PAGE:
Spacing Babies: What's the Ideal Interval Between Pregnancies?
How to decide what's best for you, your body, and your family
Is there an ideal age difference between siblings, and if so what is it? While opinions on the matter are strong, they vary. In reality, everyone’s situation is unique, but here are factors to consider in making your own decision about the size and timing of your family.
Ilona*, an Internet producer in Toronto, Canada, is expecting her second child three years after the birth of her son, Max. For her, cost was a big factor in the timing of baby number two. “Full-time daycare for two is costly,” she says. “By the time my second child goes into daycare, at approximately eight months, Max will be entering junior kindergarten, which is free.”
For Debbie, a mother of two in Montreal, neither pregnancy was planned but certainly wanted. “I was told before I got pregnant that my chances of conceiving were very low so I did not use any birth control, even after the birth of my first child. Then I got pregnant with my second child 15 months later.”
Whether or not pregnancies are planned, the interval between them may dictate the health of mother and child. “The risks of low birth weight, prematurity, and small size are higher [when subsequent pregnancies are] between zero to three months and greater than five years,” says Dr. Kristie L. Milowic, MD, a clinical fellow in developmental and behavioral pediatrics at the Center for Development and Learning at the University of North Carolina.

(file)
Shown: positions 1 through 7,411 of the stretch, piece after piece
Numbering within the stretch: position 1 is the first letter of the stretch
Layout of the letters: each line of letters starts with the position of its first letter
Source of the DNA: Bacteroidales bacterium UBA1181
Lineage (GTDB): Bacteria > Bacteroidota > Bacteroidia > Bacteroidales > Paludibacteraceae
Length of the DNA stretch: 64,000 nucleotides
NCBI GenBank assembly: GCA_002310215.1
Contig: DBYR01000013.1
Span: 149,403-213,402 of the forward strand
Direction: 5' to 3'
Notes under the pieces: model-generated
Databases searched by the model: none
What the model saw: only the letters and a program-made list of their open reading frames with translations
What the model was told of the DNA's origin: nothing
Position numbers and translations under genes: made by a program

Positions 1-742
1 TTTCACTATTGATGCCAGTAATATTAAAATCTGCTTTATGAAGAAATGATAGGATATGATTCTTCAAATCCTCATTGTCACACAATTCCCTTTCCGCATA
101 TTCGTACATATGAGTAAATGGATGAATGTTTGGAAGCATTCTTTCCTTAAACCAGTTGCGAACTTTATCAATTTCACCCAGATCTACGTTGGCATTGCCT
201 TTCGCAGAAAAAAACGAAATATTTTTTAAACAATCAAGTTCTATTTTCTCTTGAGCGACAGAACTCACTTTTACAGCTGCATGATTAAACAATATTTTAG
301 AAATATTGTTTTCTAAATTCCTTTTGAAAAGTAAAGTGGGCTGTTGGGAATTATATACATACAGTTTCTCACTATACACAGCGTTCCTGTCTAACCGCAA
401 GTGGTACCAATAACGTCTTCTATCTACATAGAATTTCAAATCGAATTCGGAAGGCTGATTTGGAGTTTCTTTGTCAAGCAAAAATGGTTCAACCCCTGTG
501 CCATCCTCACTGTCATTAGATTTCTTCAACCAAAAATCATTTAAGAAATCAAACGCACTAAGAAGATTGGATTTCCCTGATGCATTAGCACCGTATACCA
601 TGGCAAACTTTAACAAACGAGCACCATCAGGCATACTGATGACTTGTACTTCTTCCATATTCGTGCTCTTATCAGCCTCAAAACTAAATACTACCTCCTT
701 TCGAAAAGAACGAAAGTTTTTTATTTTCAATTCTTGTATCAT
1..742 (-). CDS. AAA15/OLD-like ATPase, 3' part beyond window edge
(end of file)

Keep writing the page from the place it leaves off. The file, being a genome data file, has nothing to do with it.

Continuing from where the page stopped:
According to a study by the Centers for Disease Control and Prevention, published in the February 25, 1999, issue of the New England Journal of Medicine, the recommended interval between pregnancies is 18 to 23 months. Those who became pregnant within six months of giving birth had a 30 to 40 percent greater chance of delivering a premature baby or a child small in size. The risks also increased significantly for mothers who waited 10 years. These women were twice as likely to have undersized babies and had a 50 percent greater chance of delivering prematurely. The study examined 173,205 births in Utah from 1989 to 1996, with the majority of mothers being white. The results may not be the same for minorities or for high-risk pregnancies. A second study to account for this deficiency is currently underway.
YOU MIGHT BE INTERESTED IN